A basic reality of economic geography is that Canada’s provinces stand to be affected very differently by its regional trade agreements, depending on their geographic location within Canada and their sectoral specializations. Western provinces are more exposed to trans-Pacific trade, whereas the Eastern provinces are more exposed to trans-Atlantic trade. Moreover, the economic sectors in which individual provinces specialize are impacted differently depending on the competitive strengths of the trading partner. For example, passage of the Canada-Korea Free Trade Agreement (CKFTA), concluded in 2014, was held up by Korea’s sensitivities in the beef sector and Canada’s sensitivities in the auto sector. In a Canadian regional context, the benefits in these two sectors are expected to flow primarily to the western Canadian beef sector, while the costs are expected to be borne by the Ontario-based auto sector.
With the Canada-EU Comprehensive Economic and Trade Agreement (CETA) about to be implemented, and the Trans Pacific Partnership (TPP) negotiations approaching the end stage, Canadian provinces need to understand the economic challenges and opportunities these deals will generate because regional trade impacts will differ across provinces.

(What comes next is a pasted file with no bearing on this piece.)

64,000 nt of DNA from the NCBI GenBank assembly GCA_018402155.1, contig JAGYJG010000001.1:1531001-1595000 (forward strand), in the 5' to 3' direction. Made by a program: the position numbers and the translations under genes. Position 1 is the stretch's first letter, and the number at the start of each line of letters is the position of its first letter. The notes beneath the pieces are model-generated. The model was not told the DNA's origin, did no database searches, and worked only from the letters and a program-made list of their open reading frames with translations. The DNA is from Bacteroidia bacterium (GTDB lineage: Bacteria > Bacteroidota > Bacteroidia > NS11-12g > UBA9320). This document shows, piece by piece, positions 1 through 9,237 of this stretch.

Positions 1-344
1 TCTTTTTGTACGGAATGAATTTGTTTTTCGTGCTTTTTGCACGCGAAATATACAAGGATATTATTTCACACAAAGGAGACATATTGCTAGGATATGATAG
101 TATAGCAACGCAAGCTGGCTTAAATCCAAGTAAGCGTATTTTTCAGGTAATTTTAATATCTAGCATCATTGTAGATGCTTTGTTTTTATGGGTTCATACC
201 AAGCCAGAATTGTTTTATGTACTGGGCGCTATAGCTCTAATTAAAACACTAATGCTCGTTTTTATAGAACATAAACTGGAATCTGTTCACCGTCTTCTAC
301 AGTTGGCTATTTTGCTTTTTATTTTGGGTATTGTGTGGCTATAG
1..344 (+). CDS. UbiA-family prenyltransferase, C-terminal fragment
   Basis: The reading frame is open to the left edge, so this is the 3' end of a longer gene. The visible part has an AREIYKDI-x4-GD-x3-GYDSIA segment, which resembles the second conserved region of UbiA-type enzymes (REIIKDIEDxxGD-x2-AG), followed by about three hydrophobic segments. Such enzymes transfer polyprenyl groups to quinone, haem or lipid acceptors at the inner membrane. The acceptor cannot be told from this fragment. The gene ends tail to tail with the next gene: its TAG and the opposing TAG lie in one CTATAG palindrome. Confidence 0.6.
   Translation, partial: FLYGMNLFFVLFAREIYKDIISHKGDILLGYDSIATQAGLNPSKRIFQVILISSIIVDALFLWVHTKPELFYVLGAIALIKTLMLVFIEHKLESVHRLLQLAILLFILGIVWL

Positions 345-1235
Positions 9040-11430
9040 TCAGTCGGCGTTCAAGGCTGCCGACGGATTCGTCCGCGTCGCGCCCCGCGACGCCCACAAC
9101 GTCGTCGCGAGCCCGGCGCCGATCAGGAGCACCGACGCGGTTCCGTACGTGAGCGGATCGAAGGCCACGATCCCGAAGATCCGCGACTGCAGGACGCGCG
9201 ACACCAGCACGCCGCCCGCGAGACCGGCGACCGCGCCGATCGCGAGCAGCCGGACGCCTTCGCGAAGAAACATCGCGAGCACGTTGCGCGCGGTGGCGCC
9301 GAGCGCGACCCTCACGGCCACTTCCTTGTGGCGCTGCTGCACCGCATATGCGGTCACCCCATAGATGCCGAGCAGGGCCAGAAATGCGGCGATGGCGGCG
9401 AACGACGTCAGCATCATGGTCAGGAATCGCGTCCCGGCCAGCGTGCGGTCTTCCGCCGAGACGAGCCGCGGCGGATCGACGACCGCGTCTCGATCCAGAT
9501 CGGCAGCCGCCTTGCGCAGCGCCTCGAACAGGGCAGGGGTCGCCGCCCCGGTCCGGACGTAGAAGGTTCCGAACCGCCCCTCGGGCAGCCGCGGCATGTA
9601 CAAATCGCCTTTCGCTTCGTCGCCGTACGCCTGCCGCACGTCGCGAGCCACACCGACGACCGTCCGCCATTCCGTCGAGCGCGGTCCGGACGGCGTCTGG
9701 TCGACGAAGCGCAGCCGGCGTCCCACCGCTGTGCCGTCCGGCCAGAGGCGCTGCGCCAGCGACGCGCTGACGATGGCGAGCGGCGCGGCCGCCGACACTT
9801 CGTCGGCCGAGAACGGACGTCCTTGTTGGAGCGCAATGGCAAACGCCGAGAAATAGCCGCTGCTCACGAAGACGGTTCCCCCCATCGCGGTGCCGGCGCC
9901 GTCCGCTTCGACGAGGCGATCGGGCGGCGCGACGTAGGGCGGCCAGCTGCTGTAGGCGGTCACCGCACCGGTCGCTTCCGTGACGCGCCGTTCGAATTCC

Modern trade agreements eliminate most tariffs, with non-sensitive sectors typically having tariffs eliminated immediately and more sensitive sectors having tariffs reduced or eliminated more gradually. Highly sensitive sectors such as dairy in Canada typically are liberalized in a very controlled manner, if at all. The economic gains from such deals come only partly from the efficiency gains that emerge from removal of distortions to prices; however, an important feature of these agreements is that they address the various rules under which trade and investment take place. By reducing costs to firms of doing cross-border business and by increasing certainty of market access, trade deals induce more firms to take the plunge and make the commitments necessary to enter into international trade or to become foreign investors. What trade deals cannot do, however, is alter the reality of economic geography and the pattern of competitive strengths of the provinces. Accordingly, while Canada as a whole stands to gain from the CKFTA, different provinces are expected to be impacted differently.